Sunday 25 September 2016

Radio review: When two 'I's are not better than none

Eilis O'Hanlon

Published 18/07/2016 | 02:30

Ray D'Arcy
Ray D'Arcy

The three programmes share a common DNA, but there are significant differences between them all the same. The Ryan Tubridy Show goes heavier on (often quite downbeat) human interest stories; The Ray D'Arcy Show is more willing to tackle big political subjects, albeit with a personal slant; The Anton Savage Show is lighter in tone than either.

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But the big differences among the Troika of Irish daytime radio is their willingness or otherwise to shoehorn themselves into the conversation.

D'Arcy is the biggest offender. On Tuesday, a conversation with Jason Byrne about how the Irish comic spent his childhood holidays morphed into an anecdote about Ray playing "spin the bottle" in a field next to his school.

An interview with English journalist Miranda Sawyer about her growing awareness of mortality as she hits middle age was also juxtaposed with some random musings on the fact that both of them were keen gymnasts in their younger days, which was no doubt fascinating for them, but not exactly germane to the theme. "Get a room," one unimpressed listener texted in.

Tubridy is less pushy about throwing his own oar into each debate, though he does have a persistent fixation with the ills of social media. Interviewing the author of a book about growing up online last week, his distaste for that "fake and inauthentic" world was again palpable.

He even got in a dig at smartphones the next day when talking to Irish author Liz Nugent about her new book Lying In Wait, though his genuine enthusiasm for reading was obvious throughout.

Anton Savage is the most old-school of the three, and his interviews are the better for it. Perhaps it's this apparent lack of interest in being a 'personality' that explains why he's still not as well-known or appreciated as the other two.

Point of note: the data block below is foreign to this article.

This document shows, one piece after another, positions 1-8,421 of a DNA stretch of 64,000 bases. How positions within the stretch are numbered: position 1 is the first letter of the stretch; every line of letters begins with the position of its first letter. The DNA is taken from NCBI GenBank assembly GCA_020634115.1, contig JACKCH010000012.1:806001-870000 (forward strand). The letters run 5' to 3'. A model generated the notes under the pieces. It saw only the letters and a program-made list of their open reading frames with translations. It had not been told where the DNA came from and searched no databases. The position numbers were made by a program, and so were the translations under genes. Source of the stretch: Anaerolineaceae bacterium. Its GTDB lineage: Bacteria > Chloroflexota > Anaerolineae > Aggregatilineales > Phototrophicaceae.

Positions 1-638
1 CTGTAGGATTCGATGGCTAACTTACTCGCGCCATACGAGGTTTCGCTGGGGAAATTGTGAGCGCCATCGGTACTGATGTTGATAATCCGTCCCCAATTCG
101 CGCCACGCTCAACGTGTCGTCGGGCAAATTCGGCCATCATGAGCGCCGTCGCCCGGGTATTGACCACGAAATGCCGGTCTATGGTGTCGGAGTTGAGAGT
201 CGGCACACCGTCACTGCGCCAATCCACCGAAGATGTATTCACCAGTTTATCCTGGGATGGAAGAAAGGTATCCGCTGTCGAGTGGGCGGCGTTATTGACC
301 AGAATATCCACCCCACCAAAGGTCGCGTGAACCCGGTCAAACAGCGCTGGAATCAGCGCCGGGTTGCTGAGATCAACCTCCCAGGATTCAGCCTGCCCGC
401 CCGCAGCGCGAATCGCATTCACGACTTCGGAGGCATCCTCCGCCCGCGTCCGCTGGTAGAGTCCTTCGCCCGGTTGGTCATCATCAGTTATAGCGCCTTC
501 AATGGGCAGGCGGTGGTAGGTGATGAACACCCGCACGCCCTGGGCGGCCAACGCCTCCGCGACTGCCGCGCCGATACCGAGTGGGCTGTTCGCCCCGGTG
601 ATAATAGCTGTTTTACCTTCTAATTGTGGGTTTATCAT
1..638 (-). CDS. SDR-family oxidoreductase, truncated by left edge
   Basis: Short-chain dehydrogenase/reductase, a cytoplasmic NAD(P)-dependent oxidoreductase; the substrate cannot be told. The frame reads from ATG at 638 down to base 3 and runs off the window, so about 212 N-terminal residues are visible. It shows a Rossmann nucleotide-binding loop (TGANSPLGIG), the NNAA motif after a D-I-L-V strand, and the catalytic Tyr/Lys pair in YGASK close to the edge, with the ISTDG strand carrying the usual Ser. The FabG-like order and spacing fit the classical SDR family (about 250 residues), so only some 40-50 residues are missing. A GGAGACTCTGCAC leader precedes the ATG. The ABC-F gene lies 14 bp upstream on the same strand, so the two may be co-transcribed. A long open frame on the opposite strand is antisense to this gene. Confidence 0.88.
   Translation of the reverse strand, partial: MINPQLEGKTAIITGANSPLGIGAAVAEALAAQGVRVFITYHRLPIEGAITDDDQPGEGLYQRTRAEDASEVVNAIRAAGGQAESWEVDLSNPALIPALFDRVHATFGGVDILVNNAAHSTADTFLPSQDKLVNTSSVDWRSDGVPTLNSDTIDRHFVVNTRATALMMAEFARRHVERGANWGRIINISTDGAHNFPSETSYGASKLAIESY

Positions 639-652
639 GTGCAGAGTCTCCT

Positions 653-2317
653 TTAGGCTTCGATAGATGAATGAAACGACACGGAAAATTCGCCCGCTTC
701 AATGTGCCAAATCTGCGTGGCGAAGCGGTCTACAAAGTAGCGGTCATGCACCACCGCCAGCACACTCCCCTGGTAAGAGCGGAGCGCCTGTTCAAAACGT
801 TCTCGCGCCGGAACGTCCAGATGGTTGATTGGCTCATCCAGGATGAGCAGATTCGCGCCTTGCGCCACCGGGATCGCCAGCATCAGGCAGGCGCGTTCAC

Dublin Talks on 98FM, meanwhile, sounds increasingly like an elaborate piece of performance art, designed solely to provoke listeners into becoming part of it.

Tuesday's bun fight centred on a young man suffering from panic attacks and anxiety who was allegedly spending every day in the pub, despite being on benefits.

"Who doesn't suffer pressure?" went one call. "If we all ran to the doctor and started whinging, no one would go to work." Steve agreed. "These people… need a good kick up the arse. Get them off the disability. They're lazy, lazy, lazy b******s".

Then there was another of 98FM's traditional callers with inner city Dublin accents straight out of Central Casting, who called in to admit that he was doing the same, saying: "I'm faking it."

If it all sounds too good to be true some nights, there's still something refreshing about this explosion of offensiveness in an age when so many broadcasters have retreated timidly from controversy for fear of upsetting the perennially affronted in their 'safe spaces'.

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